Traffic Analysis Toolbox Volume III: Guidelines for Applying Traffic Microsimulation Modeling Software 2019 Update to the 2004 Version
Chapter 4. Error Checking
The error correction step is essential in developing a working model so that the calibration process does not result in parameters that are distorted to compensate for overlooked coding errors. This is Step 4 in the Microsimulation Analytical Process (Figure 8). The calibration process relies on the elimination of all major errors in demand and network coding before calibration.
Error checking involves various reviews of the coded network, coded demand, and default parameters. Error checking involves the following three stages:
Review Software Errors
The analyst should review the software and user group web sites to ensure that he or she is aware of the latest known "bugs" and user workarounds for the software. The analyst should ensure that he or she is using the latest version and "patch" of the software, if any.
Review Input Errors
A checklist for verifying the accuracy of the coded input data is provided below:
Driver behavior and vehicle characteristics:
The following techniques may be useful to increase the efficiency and effectiveness of the error-checking process:
Animation output enables the analyst to see the vehicle behavior that is being modeled and assess the reasonableness of the microsimulation model itself. Running the simulation model and reviewing the animation, even with artificial demands, can be useful to identify input coding errors. The analyst inputs a very low level of demand and then follows individual vehicles through the network. Aberrant vehicle behavior (such as unexpected braking or stops) is a quick indicator of possible coding errors. At this stage, the analyst is not required to perform multiple runs of the model by changing the random number seeds; a single random-number-seed run will suffice.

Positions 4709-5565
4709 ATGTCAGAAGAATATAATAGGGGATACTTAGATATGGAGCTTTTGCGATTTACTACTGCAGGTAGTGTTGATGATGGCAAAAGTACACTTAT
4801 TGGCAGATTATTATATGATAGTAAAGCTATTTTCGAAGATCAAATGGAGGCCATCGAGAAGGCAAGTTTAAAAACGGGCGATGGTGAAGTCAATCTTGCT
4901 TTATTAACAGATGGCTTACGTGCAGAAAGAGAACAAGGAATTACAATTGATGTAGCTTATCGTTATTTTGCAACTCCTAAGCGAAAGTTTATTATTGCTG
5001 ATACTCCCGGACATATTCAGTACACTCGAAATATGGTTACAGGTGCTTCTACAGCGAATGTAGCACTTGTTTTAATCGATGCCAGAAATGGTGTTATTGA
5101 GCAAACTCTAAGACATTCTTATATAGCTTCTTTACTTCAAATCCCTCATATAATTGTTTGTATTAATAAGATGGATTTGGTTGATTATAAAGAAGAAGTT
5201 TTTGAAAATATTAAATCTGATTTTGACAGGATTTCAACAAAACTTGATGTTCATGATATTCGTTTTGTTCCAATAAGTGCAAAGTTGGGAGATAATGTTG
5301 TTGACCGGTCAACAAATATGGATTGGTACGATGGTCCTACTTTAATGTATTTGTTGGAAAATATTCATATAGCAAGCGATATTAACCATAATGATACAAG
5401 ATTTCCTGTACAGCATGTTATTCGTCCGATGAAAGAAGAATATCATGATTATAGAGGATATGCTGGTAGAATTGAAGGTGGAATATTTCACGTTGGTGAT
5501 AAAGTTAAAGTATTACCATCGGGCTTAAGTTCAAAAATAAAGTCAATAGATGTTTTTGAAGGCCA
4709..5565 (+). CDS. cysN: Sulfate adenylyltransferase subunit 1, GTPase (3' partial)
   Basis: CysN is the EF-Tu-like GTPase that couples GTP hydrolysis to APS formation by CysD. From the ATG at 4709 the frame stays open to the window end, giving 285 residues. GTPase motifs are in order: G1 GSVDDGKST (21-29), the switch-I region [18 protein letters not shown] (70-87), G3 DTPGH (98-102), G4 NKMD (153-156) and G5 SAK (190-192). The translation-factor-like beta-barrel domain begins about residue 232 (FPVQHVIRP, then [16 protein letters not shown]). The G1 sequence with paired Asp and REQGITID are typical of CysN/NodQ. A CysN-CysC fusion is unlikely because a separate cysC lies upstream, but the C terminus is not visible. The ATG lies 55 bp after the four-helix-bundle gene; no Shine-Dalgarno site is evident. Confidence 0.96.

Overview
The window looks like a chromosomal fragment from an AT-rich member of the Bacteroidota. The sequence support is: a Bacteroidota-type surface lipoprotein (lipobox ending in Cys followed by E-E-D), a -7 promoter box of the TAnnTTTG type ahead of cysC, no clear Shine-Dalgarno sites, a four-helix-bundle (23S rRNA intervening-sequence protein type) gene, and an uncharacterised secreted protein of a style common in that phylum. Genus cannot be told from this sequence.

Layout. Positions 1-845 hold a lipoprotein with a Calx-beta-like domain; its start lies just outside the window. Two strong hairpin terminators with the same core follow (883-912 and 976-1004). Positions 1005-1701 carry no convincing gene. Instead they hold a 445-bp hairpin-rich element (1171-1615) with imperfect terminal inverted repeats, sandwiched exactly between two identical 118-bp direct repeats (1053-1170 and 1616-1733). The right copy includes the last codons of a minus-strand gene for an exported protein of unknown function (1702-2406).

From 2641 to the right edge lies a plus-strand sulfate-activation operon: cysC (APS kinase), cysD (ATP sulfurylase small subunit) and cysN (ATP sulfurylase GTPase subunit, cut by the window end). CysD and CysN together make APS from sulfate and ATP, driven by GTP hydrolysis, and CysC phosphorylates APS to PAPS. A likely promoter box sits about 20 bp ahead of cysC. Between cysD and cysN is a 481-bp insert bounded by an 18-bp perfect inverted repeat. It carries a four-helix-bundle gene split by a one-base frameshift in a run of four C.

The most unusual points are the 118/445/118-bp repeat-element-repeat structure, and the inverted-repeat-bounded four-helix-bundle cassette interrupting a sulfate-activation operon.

A two-stage process can be followed in reviewing the animation output. Run the animation at an extremely low demand level (so low that there is no congestion). The analyst should then trace single vehicles through the network and see where they unexpectedly slow down. These will usually be locations of minor network coding errors that disturb the movement of vehicles over the link or through the node. This test should be repeated for several different O-D zone pairs.
Once the extremely low demand level tests have been completed, then run the simulation at 50 percent of the existing demand level. At this level, demand is usually not yet high enough to cause congestion. If congestion appears, it may be the result of some more subtle coding errors that affect the distribution of vehicles across lanes or their headways. Check entry and exit link flows to verify that all demands are being correctly loaded and moved through the network.
The animation should be observed in close detail at key bottleneck areas to determine if the animated vehicle behavior is realistic. If the observed vehicle behavior appears to be unrealistic, the analyst should explore the following potential causes of the unrealistic animation in the order shown below:
A comparison of model animation to field design and operations is highly essential. Some of the things to look for include:
If the analyst has field-verified his or her expectations of traffic performance and has exhausted all possible input errors, and the simulation still does not perform to the analyst's satisfaction, there are still a few possibilities. The desired performance may be beyond the capabilities of the software, or there may be a software error.
Software limitations can be identified through careful review of the software documentation. If software limitations are a problem, the analyst might seek an alternate software program without the limitations. Advanced analysts can also write their own software interface with the microsimulation software (called an "application program interface" (API)) to overcome the limitations and produce the desired performance. Any changes made to override the simulation software's capabilities should be documented in the Methods and Assumptions document.